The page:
Content Regulation and Private Ordering at Internet Governance Institutions (WS67)

Session: WS67 

20 Dec 2017 - 15:00 to 16:00

#IGF2017, #WS67

Report

[Read more session reports and live updates from the 12th Internet Governance Forum]

The session was opened by Dr Farzaneh Badii, Author at Internet Governance Project, who introduced the topic of content regulation, the focus of discussion being the role of ICANN in content regulation and the impacts this has on freedom of speech.

Dr Annemarie Bridy, Professor of Law, University of Idaho College of Law, joined remotely and explained that ICANN had not been involved originally in content regulation, but in 2013 ICANN expanded its regulations by Specification 11 of the New Generic Top Level Domain (gTLD) Registry Agreement, which included public interest commitments of registry operators with regard to security threats. This also encompases the consequences for breach and suspension of domain names, and put ICANN into the territory of content regulation. Bridy explained that there has been a contractual migration of content regulation since, and in 2016 the trusted notifier arrangement between Donut and the Motion Pictures of America was allowed to bypass reluctant registrars and suspend the domains at registry levels without public due process, thus allowing for content regulation by the domain name system (DNS) intermediary.

Dr Milton Mueller, professor in the School of Public Policy at the Georgia Institute of Technology, explained the expanding pressure on the intermediaries to take on responsibility of enforcement of content regulations, stating that the implications for freedom of speech are negative. He stated that the ICANN regulation in this area overlapped into content regulation.

Ms Becky Burr, Board Member at ICANN and Chief Privacy Officer at Neustar, explained from the ICANN point of view that ICANN has refrained from regulating content, and that ICANN is extremely mindful of the prohibition on content regulation. As far as the contractual migration of the regulation in Section 11, Burr stated that these are taken on voluntarily by the registrars and registry operators via contractual obligations. She also touched on the enforcement issues related to content regulation.

Mr Tim Smith, General Manager, Canadian International Pharmacy Association, joined through remote access and explained the perspective of trusted notifiers from voluntary initiatives. He stressed the importance of healthy practices when dealing with content regulation and specified that the limitation of the services of the pharmaceutical domain to a national border also constitutes a form of content regulation, since it limits access by all users regardless of borders.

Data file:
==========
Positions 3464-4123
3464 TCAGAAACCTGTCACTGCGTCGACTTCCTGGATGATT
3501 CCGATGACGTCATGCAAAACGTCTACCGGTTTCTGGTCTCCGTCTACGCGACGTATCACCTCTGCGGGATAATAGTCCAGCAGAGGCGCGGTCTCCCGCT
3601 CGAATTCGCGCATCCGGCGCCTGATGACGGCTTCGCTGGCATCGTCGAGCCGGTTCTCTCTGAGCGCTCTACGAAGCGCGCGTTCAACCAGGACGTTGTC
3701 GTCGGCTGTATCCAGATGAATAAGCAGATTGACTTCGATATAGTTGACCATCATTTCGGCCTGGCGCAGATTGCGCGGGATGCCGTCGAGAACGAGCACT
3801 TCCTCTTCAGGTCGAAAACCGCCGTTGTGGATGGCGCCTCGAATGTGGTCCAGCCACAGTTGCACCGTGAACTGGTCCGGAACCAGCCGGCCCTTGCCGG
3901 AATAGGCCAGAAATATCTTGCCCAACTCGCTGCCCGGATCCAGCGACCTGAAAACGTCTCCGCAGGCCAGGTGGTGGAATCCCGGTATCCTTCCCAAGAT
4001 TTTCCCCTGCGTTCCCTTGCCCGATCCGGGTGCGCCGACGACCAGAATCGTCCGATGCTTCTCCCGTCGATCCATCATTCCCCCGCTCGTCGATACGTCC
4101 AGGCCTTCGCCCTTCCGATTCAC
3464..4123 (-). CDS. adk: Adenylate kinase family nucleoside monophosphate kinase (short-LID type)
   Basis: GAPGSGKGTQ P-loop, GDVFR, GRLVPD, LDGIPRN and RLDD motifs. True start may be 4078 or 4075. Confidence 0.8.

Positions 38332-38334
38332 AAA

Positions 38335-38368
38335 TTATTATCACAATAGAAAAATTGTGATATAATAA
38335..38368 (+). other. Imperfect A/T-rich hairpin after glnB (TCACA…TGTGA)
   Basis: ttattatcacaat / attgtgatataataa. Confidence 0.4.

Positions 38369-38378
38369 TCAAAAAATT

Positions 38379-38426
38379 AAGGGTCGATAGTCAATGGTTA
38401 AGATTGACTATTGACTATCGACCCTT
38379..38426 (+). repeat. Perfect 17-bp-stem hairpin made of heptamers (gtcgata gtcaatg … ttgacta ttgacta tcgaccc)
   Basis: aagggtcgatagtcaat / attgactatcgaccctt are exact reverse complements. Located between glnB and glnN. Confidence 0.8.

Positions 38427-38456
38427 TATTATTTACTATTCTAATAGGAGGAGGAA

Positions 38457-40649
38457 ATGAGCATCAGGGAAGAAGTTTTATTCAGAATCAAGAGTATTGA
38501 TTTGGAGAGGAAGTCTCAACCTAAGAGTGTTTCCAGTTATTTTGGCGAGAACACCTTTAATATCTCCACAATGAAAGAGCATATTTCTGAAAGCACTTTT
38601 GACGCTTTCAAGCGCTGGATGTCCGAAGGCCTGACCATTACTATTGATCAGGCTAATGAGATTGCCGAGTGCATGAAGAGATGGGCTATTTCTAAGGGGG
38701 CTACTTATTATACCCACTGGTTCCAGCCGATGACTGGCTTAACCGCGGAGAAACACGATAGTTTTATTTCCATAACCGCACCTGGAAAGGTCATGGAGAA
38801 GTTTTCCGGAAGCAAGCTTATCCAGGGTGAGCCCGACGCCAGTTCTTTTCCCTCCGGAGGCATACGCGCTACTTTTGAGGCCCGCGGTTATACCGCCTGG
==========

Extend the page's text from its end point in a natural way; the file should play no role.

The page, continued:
Mr Brian Cute, CEO of the Public Interest Registry, brought in the perspective of the registry operators and stated that they should not be arbitrators of content on the Internet. He stressed the importance of takedown policies, as well as of due process and rule of law in this procedure. He further explained that basic technical abuse of the DNS is always taken down. As far as content is concerned, the takedown relates to exceptions, such as illegal issues and hate speech. Mr Cute stated that there is a clear legal process for takedown and that registry operators rely on due process and rule of law. His concern was increasing government pressure to take down content, and how to approach systemic copyright violations.

Dr Tatiana Tropina, Senior Researcher at the Max Planck Institute for Foreign and International Criminal Law, focused on the description of DNS abuse as one of the content regulation issues. She touched upon the issues in this context of due process and of enforcement. Tropina further explained that the actual takedown of a website or removal of content do not lead to criminal convictions as such.

The discussion at the round table further included issues of due process when taking down content, the Manila principles on intermediary liability, copyright policy concerns, and the issues of enforcement when dealing with DNS abuse. The participants again stressed the importance of due process and of the rule of law, as well as the need for uniformity in procedures.

By Pavlina Ittelson

 

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